History 1885 to 1906

Charters: 1885

On June 1, 1885, the City Council awarded charters to four hose companies and one ladder company to work under the direction of Chief Engineer C.J. Kempf and Assistant Chief J.H. Webster.

Each company was allowed to elect a Captain and two Lieutenants to act as company officers. One additional company was incorporated into the department but did not receive a charter. 

The Champion Extinguisher Company number 1 had quarters on the campus of the Red Wing Seminary on College Hill. The company was commanded by Captain Chally, an employee of the Seminary, and provided fire protection for the campus.

Relief Association Charter

A Relief Association was chartered to provide a small pension to those members who served honorably for 20 years or more. Each company selected delegates to represent them on the Relief Association Board. Each of the four hose companies were equipped with a two wheeled hand drawn hose cart,

  •  Cataract Number 1
  •  Athletic Number 2
  •  German Number 3
  •  LaGrange Number 4


The carts were loaded with 

  •  Axes
  • Lanterns
  • Nozzles
  • Rope
  • 700 feet of hose

 When fully loaded, these carts weighed up to 1800 pounds. Each hose company was assigned 12 men.

Ladder Truck: 1875

Phoenix Hook and Ladder Company #1 operated a ladder truck purchased in 1875. This 5600 pound truck carried 210 feet of ground ladders as well as pike poles, axes, rope and salvage materials. The rig was drawn to fires by a two-horse team. Thirteen firefighters were assigned to Ladder Company Number 1.

Silsby Steam Fire Engine

In addition to the hose carts and ladder truck, the department also had at their disposal a Silsby steam fire engine purchased for $900 in 1871. Because of exceptional hydrant pressure within the city limits, the steamer was seldom used, and was held in reserve in the first ward engine house.

Turn of the Century: 1900s

By the turn of the century, the department placed the hose carts in reserve and upgraded to horse-drawn combination hose wagons.

 Each wagon was loaded with 1000 feet of hose and two ladders and was pulled by a team of draft horses. With the arrival of horsepower, the companies no longer needed 12 men to get their equipment to fires and were reduced to ten members each.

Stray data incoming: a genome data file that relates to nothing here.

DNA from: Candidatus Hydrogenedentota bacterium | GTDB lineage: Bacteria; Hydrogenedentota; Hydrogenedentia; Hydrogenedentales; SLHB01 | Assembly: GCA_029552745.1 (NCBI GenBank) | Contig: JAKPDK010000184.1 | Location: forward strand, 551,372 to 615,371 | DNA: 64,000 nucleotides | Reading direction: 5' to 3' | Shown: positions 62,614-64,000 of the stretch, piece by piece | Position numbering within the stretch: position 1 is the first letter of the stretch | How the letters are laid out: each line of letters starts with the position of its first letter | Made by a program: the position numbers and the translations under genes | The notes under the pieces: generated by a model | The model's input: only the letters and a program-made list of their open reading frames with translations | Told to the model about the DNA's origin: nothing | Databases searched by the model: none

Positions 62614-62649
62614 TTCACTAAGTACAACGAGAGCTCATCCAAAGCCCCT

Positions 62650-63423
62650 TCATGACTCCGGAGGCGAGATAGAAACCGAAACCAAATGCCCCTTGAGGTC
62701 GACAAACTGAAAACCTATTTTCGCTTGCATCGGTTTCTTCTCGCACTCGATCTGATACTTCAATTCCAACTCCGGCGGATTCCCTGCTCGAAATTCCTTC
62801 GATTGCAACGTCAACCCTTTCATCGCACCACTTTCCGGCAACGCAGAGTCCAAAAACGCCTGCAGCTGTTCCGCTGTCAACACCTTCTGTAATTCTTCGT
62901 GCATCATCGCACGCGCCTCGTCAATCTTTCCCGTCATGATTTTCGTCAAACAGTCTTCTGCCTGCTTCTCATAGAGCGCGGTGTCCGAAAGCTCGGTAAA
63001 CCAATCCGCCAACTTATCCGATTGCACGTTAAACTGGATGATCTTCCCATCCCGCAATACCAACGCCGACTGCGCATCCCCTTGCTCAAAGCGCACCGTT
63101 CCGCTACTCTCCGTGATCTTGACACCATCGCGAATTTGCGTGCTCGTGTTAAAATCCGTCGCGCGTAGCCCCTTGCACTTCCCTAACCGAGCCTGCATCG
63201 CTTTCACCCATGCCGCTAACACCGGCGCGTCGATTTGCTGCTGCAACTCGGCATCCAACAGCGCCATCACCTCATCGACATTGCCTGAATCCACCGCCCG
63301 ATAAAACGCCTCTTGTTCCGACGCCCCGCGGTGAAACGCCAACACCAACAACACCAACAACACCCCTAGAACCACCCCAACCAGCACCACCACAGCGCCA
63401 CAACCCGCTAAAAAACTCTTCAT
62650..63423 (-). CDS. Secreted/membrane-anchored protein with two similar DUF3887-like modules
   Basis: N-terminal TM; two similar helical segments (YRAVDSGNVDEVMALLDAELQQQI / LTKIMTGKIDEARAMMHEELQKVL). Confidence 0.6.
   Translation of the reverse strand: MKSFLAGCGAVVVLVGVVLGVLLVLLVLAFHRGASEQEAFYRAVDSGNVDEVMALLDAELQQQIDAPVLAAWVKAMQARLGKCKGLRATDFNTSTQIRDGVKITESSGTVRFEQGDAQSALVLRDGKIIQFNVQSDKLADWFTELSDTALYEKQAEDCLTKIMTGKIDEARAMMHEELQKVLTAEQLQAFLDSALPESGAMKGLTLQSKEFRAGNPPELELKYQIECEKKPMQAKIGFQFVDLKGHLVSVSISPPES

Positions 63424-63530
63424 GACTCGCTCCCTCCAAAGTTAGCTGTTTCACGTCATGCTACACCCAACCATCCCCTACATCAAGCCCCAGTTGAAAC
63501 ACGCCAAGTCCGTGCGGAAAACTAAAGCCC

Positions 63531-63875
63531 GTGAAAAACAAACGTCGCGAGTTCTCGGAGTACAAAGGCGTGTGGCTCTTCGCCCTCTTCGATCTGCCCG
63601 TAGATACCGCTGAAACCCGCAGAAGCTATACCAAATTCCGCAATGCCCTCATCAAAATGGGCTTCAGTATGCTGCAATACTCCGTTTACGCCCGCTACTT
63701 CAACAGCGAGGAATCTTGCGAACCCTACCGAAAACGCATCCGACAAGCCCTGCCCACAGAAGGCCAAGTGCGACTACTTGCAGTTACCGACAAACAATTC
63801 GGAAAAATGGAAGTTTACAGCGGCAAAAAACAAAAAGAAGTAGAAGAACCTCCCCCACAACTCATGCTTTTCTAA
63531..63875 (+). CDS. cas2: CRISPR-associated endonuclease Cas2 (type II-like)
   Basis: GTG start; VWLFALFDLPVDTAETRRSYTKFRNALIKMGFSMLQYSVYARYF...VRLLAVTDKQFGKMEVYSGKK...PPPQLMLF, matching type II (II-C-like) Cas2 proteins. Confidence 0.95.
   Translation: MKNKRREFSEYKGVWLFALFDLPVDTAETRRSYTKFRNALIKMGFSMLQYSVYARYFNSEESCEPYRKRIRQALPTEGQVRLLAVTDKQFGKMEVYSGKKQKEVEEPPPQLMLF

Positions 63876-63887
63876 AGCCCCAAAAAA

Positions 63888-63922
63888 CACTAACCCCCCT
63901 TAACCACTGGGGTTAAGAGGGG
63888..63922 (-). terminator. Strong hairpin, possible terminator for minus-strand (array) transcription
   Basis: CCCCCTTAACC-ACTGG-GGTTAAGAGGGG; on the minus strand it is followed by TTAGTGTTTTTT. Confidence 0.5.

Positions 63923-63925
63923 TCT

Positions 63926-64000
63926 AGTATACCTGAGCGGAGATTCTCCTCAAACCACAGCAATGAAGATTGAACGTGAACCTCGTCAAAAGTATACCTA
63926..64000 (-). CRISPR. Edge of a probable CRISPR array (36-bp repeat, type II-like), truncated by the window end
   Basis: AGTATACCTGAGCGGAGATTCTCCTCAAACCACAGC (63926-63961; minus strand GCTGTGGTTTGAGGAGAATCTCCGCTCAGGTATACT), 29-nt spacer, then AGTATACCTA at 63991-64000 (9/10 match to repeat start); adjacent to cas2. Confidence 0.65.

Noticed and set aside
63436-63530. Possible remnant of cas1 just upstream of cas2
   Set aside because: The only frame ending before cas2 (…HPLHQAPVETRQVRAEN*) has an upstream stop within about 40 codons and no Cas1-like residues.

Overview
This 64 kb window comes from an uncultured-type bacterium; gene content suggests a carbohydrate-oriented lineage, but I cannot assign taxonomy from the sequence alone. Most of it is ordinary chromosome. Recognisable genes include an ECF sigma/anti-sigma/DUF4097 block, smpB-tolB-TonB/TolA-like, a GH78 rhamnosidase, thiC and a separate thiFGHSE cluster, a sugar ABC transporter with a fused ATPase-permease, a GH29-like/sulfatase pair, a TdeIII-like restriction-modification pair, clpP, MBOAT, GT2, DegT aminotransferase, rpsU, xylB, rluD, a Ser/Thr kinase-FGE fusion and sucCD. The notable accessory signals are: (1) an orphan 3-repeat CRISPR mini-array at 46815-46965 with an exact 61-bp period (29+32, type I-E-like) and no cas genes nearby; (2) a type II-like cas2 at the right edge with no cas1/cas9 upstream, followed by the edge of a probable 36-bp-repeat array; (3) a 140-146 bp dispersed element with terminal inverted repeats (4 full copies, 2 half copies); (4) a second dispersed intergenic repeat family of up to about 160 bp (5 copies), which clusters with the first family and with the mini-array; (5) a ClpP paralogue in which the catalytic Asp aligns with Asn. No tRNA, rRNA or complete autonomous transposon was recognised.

Last Horse Purchased: 1919

In addition to the wagons, the department also purchased two sleighs for use in the winter. Horses used by the department were purchased or leased from area farmers. Belgians and Percherons were chosen because they were able to pull heavy loads at a fast pace. The last horse purchased by the department was named Mike and was assigned to Central Station in March of 1919.

Motor Driven Equipment: 1925

The city purchased its first piece of motorized apparatus in 1913. By 1925, the department had completed the switch over to motor driven equipment and the last horse was sent to pasture.

It was considered a high honor and a special privilege to be a member of the Red Wing Fire Department in the 19th century. The department was not only prominent socially, but politically as well.

RWFD Candidacy

A candidate for membership into one of the companies had to meet the approval of all the members of the company. Excellent health, good moral character and residence within the city limits were minimum requirements.

Volunteer Fire Fighters

Until 1906, all of Red Wing’s firefighters (except the Chief) were volunteers. They were required to answer alarms day and night. They were required to attend all meetings and training sessions. If they were leaving the city for any reason, they first had to have permission from the company Captain.

19th Century RWFD Equipment 

The 19th Century Red Wing firefighters' personal equipment offered little protection from the hazards of firefighting. A rubber rain coat, rubber boots and a tin or leather helmet was what each was issued. Each firefighter was also required to purchase a dress uniform to be worn at public functions.